Key areas of our "Intellectual Property" services
In almost every business there are creations of your mind and intellect, your “Intellectual Property” that can be legally protected. In the online world successful strategy to commercialise and protect your Intellectual Property can mean the difference between success and failure. There are four main areas of Intellectual Property:
- Copyright protects original "works of authorship".
- Trade Marks protect words, names and logos used by companies and businesses to identify their goods and services.
- Patent Law protects new, novel inventions and processes.
- Confidential Information/Trade Secrets which protect information not generally know in the public sphere.
We have an expert team of advisors to assist with:
- Master Services Agreements
- SAAS Agreements
- System Implementation and Integrations
- Commercialisation of IT including its Sale, Distribution and Use
- Internet and E-commerce Ventures
- Formation of Online Contracts
Consult with our "Intellectual Property" experts for sage and agile advice.Book Appointment
Key points to know about "Intellectual Property"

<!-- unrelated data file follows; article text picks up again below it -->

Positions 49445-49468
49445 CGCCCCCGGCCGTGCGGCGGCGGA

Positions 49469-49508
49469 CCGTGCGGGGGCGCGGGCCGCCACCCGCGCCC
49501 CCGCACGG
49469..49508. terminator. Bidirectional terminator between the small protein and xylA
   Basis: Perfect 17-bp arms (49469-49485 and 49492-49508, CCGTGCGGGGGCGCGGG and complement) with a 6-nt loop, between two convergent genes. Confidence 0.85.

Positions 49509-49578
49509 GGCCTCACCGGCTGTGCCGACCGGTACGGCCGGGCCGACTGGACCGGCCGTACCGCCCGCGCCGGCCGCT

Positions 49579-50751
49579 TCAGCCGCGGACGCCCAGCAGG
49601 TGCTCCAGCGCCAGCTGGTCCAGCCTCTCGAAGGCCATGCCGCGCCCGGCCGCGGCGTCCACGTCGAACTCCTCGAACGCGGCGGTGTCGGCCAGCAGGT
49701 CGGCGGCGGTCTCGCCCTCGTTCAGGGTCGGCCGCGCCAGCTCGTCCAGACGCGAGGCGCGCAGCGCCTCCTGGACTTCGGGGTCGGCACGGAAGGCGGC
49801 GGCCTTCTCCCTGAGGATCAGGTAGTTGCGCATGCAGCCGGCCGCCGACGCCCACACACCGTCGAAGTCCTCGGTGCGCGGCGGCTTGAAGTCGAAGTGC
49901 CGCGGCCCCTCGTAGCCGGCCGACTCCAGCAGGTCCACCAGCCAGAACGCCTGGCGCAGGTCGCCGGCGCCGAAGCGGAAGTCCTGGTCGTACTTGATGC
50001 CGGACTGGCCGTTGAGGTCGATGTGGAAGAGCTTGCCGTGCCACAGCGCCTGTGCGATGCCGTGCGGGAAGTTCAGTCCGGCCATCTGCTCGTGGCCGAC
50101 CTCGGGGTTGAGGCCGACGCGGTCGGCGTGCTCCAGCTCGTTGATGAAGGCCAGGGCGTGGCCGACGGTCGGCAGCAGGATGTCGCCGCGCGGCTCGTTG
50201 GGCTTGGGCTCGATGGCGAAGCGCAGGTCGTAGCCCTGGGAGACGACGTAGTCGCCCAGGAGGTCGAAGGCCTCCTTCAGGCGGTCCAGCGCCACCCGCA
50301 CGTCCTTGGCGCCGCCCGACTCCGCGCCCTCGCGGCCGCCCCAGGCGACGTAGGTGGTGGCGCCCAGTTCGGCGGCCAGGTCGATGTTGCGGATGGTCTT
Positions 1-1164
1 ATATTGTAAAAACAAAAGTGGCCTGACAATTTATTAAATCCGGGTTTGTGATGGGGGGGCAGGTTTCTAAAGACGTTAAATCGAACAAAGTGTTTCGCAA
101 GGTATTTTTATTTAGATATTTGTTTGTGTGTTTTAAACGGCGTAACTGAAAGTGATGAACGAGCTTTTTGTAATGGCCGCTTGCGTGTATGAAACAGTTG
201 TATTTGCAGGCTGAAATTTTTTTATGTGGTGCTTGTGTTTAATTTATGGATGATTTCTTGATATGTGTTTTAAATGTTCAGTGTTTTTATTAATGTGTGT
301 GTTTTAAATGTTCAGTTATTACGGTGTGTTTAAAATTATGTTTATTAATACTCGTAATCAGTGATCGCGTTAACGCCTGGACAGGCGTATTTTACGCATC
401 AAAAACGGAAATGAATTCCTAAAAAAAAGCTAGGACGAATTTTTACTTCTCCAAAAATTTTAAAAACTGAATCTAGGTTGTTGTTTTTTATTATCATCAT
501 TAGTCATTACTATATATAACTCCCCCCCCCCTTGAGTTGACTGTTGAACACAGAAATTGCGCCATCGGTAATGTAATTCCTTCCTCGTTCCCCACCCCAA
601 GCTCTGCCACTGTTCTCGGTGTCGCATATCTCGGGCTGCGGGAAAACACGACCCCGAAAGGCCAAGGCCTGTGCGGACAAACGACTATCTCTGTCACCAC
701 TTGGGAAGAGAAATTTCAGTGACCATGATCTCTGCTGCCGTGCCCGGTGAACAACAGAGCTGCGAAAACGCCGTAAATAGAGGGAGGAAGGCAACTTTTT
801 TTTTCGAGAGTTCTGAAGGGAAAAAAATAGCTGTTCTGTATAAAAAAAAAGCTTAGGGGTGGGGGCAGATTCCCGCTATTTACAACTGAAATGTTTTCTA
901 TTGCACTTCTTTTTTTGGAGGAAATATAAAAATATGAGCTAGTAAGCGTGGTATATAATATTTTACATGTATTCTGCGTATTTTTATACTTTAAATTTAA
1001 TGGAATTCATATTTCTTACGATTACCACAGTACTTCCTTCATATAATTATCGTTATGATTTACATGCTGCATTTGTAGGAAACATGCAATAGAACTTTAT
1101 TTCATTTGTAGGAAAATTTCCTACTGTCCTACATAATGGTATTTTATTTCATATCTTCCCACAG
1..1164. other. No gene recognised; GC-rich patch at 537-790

- If you are starting up a new business or are trying to gain a successful advantage in business, we can’t recommend more strongly that you protect your brands/software/inventions/technology.
- You can keep a competitive advantage by protecting your intellectual property (IP). Imagine if a competitor discovered your secret and started replicating it. Or, you shared your idea and then realised that you had lost the legal right to make it exclusively yours. The key is not to talk about your idea or make your IP public knowledge before you have protected it.
- Register your Intellectual Property - You may need to consider more than one type of IP protection depending on your creation.
- Keep your idea a secret - Do not promote or disclose your idea to other people. If you need to involve other people ensure they sign a confidentiality or non-disclosure agreement.
- Demonstrate that the idea is yours - Keep all records and documentation of your idea.
- Do not use someone else’s IP - Protection may not be available if your idea is similar to one that is already covered.
- Include IP clauses in contracts - When employees create original works as part of their job the copyright will usually belong to the employer. It is good practice to include clauses regarding IP and confidentiality in employment contracts. If you engage contractors in your business, make sure their contract outlines an agreement as to how copyright will be assigned. For example, if you engage a photographer to take photos for use on your website, it is important to confirm who will retain copyright ownership. If ownership remains with the photographer the images can be used or sold to other people.
A Case Study
There are so many examples of situations where client’s have decided to proceed without registering a trade mark or entering into a licence agreement and we would be very happy to share these with you. Please enquire with us.